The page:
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Poison Prevention Week

March 1 2020

March is Poison Prevention Awareness Month! Pets are very curious, and love to investigate things. Dogs, in particular, try to learn about things by, well, eating them. This can be very dangerous! Here, a Carolina Forest, SC vet offers some tips on poison prevention.


Many of our favorite plants are toxic to pets. Sago palms, for instance, are extremely poisonous for Man’s Best Friend, while lilies are highly toxic to cats. Make sure your home and yard only contain safe plants. You can check the ASPCA site here for full list of safe and unsafe plants.


Food is another concern. Never give your pet garlic, onions, scallions, and chives; avocados; onions; caffeine; chocolate; grapes, currants, and raisins; nuts; mushrooms; alcohol; or anything containing xylitol.


The average household contains quite a few types of chemicals. Things like cleaning agents, dyes, bleach, paint, furniture polish, oven cleaners, gasoline, turpentine, antifreeze, and automotive products are all toxic to our four-legged pals. Keep these things in secure cabinets!

Lawn/Garden Products

Fertilizers, pesticides, and herbicides are also unsafe. Pets can get sick just by walking through an area that was recently treated and then licking their paws!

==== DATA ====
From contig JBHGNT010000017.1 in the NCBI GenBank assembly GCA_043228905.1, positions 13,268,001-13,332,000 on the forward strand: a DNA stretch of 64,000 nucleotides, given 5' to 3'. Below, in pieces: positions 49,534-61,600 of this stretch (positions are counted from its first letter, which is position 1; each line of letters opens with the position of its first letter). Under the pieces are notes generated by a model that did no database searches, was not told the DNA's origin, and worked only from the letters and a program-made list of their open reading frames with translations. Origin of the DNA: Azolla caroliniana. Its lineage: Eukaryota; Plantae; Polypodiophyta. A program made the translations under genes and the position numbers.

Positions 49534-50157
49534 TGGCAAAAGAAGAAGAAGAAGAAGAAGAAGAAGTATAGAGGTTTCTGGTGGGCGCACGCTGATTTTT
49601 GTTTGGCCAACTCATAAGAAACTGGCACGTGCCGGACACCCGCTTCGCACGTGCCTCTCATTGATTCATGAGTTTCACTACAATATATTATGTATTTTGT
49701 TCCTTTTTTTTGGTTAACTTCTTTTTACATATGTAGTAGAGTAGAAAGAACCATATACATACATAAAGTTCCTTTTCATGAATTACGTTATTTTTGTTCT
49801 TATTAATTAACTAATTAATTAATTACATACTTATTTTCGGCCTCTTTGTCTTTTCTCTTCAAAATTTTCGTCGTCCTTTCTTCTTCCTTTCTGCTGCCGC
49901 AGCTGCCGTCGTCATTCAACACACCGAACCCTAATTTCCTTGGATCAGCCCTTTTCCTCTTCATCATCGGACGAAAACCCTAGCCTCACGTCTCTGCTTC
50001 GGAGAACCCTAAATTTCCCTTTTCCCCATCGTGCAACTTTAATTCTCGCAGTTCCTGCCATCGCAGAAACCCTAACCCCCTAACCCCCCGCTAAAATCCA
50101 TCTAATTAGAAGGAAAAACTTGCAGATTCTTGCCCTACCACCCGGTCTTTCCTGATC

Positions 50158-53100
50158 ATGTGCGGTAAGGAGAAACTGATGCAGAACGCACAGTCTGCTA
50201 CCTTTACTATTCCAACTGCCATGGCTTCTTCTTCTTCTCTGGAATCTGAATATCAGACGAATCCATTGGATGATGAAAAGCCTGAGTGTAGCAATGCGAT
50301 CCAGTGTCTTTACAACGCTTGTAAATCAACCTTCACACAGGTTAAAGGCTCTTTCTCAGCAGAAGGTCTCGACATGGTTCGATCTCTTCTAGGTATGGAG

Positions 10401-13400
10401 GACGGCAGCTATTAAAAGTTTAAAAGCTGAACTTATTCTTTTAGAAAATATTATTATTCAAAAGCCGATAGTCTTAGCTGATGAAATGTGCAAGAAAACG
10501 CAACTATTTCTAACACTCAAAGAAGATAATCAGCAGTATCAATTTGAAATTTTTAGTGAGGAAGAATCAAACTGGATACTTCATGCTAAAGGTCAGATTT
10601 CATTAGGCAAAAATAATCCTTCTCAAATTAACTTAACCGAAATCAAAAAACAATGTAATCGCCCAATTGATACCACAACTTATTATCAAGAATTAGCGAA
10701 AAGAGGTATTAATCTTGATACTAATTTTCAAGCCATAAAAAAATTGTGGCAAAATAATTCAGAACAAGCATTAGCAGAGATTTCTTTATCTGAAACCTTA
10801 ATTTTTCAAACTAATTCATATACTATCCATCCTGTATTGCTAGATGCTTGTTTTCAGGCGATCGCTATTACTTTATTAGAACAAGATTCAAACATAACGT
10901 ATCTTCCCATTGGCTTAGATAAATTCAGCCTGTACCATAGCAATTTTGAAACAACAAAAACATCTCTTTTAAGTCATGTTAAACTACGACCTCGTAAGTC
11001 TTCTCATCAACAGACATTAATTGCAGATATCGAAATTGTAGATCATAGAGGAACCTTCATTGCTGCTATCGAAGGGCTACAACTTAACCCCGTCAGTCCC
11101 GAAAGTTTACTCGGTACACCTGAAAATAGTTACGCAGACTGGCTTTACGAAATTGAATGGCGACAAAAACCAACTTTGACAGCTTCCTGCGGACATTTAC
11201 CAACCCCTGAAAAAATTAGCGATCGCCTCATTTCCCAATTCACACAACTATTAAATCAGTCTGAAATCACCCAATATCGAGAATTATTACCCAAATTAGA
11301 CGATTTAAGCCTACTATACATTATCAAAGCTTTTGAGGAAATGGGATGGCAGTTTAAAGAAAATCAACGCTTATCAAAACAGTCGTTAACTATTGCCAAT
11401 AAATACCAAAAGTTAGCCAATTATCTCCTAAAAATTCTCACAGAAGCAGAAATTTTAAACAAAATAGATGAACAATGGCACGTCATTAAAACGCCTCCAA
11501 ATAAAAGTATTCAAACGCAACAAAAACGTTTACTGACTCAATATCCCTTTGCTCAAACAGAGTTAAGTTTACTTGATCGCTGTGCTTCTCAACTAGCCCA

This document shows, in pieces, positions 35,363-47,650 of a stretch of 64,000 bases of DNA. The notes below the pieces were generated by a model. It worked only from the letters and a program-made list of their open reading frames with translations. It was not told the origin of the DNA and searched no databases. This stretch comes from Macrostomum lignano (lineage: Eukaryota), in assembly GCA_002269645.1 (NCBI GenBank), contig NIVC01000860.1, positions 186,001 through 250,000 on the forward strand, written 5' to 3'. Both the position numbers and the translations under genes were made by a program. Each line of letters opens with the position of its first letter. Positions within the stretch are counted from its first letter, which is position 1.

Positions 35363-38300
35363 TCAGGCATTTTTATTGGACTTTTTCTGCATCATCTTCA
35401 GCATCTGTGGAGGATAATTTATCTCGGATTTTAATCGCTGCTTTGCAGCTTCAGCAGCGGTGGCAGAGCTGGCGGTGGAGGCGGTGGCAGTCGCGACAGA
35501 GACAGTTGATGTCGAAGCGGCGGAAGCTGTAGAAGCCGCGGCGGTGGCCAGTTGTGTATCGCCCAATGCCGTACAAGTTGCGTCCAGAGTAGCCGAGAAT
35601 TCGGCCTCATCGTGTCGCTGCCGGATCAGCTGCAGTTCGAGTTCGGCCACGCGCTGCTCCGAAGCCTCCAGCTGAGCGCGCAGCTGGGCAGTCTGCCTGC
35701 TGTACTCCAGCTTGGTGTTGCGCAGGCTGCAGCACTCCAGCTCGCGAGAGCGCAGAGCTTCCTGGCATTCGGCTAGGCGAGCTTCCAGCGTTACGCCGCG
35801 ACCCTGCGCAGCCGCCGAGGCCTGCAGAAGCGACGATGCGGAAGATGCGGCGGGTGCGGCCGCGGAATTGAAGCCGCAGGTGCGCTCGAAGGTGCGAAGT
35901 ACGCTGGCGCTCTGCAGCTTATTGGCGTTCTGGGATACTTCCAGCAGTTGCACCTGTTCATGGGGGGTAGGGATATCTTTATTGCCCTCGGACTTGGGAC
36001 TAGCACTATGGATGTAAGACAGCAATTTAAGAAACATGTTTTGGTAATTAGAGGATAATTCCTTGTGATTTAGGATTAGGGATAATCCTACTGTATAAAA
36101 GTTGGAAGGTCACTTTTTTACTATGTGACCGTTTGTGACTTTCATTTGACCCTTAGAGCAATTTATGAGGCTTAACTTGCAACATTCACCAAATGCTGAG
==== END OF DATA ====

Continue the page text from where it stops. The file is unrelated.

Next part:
Although some medications are safe for pets, you should never give your furry friend anything unless your vet specifically recommends it. Err on the side of caution, and consider all human medications-both OTC and prescription-as poisonous.


As marijuana legalization rolls out across the country, it’s becoming more and more common to see marijuana ingestion in pets. Keep all marijuana products away from pets! Edibles are particularly dangerous, as they often contain things that are toxic to pets in and of themselves, such as chocolate, nuts, xylitol, and caffeine.


Keep an eye out for signs of poison ingestion. Some common ones are vomiting, diarrhea, trembling, whining, unusual vocalizations, lethargy, fever, rapid heartbeat, and/or respiratory issues. Call your vet immediately if you notice any of these red flags. Speaking of calling your vet, keep their number handy. Ours is 843-248-2752. You may also want to save the ASPCA Poison Control Center’s number, which is (888) 426-4435. (Note: charges may apply.) Last but not least, get a pet first-aid kit, and download a pet first-aid app. The Red Cross has a good one. Please contact us, your Carolina Forest, SC vet clinic, anytime. We’re dedicated to offering great veterinary care!

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